Port disruption ‘could cause ripple effects across economy’, firm warns

Around £6.7bn worth of goods go through the Port of Felixstowe, according to Russell Group Ltd Picture: ALAN BOYLE

Around £6.7bn worth of goods go through the Port of Felixstowe, according to Russell Group Ltd Picture: ALAN BOYLE - Credit: Archant

Household names which import and export through the Port of Felixstowe could be exposed to disruption to hundreds of millions of pounds worth of goods in the run-up to Christmas, a risk management company has warned.

Russell Group Ltd chief executive Suki Basi warns big UK importers and exporters are exposed to risk through disruption at...

Russell Group Ltd chief executive Suki Basi warns big UK importers and exporters are exposed to risk through disruption at the Port of Felixstowe Picture: RUSSELL GROUP LTD - Credit: Archant

Russell Group Ltd — which uses analytics to assess “connected exposure” — claims retail and engineering giants such as Asda, John Lewis, Tesco and Rolls-Royce are among those facing “substantial” trade exposure caused by disruption at the port as firms stockpile in advance of Brexit on December 31.

“The port, which is suffering a logistical logjam due to oversubscription in delivery slots, has created supply chain headaches for British companies in the run up to Christmas, adding to the current woes caused by the pandemic. Also, there is a possibility of a ‘hard Brexit’ on the horizon too,” said the company.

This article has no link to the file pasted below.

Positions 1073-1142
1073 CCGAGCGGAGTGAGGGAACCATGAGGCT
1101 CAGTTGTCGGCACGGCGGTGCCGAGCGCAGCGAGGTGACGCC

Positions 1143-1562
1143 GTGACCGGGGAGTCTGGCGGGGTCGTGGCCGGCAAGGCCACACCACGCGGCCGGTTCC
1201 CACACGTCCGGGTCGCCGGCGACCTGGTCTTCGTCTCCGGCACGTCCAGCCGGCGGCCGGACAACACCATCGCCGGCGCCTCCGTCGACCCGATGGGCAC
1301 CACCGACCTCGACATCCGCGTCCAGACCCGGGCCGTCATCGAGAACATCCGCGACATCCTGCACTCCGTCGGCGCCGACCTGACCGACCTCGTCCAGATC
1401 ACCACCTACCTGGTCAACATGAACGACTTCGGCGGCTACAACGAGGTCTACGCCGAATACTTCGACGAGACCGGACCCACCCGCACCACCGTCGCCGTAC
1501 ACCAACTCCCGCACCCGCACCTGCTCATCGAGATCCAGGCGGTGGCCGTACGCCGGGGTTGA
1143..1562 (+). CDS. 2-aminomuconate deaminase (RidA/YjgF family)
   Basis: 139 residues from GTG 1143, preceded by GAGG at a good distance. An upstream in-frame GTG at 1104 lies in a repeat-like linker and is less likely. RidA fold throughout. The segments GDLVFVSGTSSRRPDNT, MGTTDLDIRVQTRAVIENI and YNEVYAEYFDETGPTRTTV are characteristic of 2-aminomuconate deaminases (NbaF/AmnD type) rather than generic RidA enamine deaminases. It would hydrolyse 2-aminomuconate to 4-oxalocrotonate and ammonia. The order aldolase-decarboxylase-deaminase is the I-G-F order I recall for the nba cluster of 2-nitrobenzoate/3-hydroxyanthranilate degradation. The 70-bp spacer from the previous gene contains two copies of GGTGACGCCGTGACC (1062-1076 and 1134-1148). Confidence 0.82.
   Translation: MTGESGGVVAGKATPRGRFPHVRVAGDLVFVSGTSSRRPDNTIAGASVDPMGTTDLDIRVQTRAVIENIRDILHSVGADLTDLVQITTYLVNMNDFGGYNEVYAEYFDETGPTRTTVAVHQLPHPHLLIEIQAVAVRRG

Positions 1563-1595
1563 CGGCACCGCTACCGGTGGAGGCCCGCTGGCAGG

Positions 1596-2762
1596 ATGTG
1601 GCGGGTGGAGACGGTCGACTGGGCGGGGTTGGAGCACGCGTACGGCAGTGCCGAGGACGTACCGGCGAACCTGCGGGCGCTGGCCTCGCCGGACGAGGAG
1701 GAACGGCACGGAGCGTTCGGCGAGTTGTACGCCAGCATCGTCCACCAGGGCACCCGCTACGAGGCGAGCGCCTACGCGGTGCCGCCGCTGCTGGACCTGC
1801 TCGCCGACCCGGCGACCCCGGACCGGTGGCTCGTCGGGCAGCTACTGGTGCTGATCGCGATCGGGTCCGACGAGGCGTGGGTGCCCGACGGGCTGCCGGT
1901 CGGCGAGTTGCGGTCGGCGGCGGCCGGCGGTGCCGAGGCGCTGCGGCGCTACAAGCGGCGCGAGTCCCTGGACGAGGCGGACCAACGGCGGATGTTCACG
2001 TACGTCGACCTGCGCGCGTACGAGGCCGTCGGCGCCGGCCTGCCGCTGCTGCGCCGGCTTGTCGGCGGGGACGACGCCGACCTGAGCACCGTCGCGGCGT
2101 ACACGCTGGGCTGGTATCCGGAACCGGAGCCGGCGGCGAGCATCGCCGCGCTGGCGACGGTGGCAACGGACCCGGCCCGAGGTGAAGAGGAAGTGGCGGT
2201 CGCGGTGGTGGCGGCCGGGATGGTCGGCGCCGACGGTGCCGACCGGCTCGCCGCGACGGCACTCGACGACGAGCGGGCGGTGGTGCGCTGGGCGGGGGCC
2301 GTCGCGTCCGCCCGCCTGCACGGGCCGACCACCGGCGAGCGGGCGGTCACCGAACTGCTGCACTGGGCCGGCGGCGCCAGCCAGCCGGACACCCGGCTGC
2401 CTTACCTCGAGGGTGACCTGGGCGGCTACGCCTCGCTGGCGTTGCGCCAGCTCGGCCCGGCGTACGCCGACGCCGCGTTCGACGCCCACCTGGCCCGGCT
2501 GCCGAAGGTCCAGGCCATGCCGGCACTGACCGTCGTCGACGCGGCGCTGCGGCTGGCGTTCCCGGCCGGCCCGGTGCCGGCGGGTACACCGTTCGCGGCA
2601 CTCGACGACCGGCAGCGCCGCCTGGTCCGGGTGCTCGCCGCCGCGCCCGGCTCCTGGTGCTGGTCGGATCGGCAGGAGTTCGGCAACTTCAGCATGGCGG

MORE — Online retailer moves to huge warehouse off A14It has compiled data on businesses which import and export a total of £6.7bn worth of goods through the Port of Felixstowe, which it describes as “a vital artery of the British economy”.

Asda tops a list of leading importers via the port, and estimates its exposure at £324m. 1. Next comes John Lewis (£244m), Tesco (£220m), Marks and Spencer (£211m), Capri Holdings (£181m), Electrocomponents plc (£163m), Chanel (£128m), APTIV (£106m),Burberry Group (£103m) and Jaguar Land Rover (£85m).

Meanwhile Rolls Royce tops its table of the main exporters via the port with £160m worth of exposure, followed by Diageo (£83m), Bodycote (£48m), GlaxoSmithKline (£20m), Kaz Minerals (£14m), B.E Wedge Holdings (£11m), JCB (£10m), Unilever (£9m), APTIV (£8m) and Chivas Brothers £8m).


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Russell Group chief executive Suki Basi said: “The large exposure of many leading British companies from the disruption at Felixstowe is real-time example of ‘connected trading risk exposure’.

“For the disruption at the port creates ripple effects across the economy, from supply chain disruption for organisations through to potential higher prices for UK consumers.

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“While the current pandemic has rightly forced many organisations to reassess their current risk management techniques, these figures, in our view, show that any effective risk mitigation plan needs to have a connected trading risk exposure strategy at the heart of it.”

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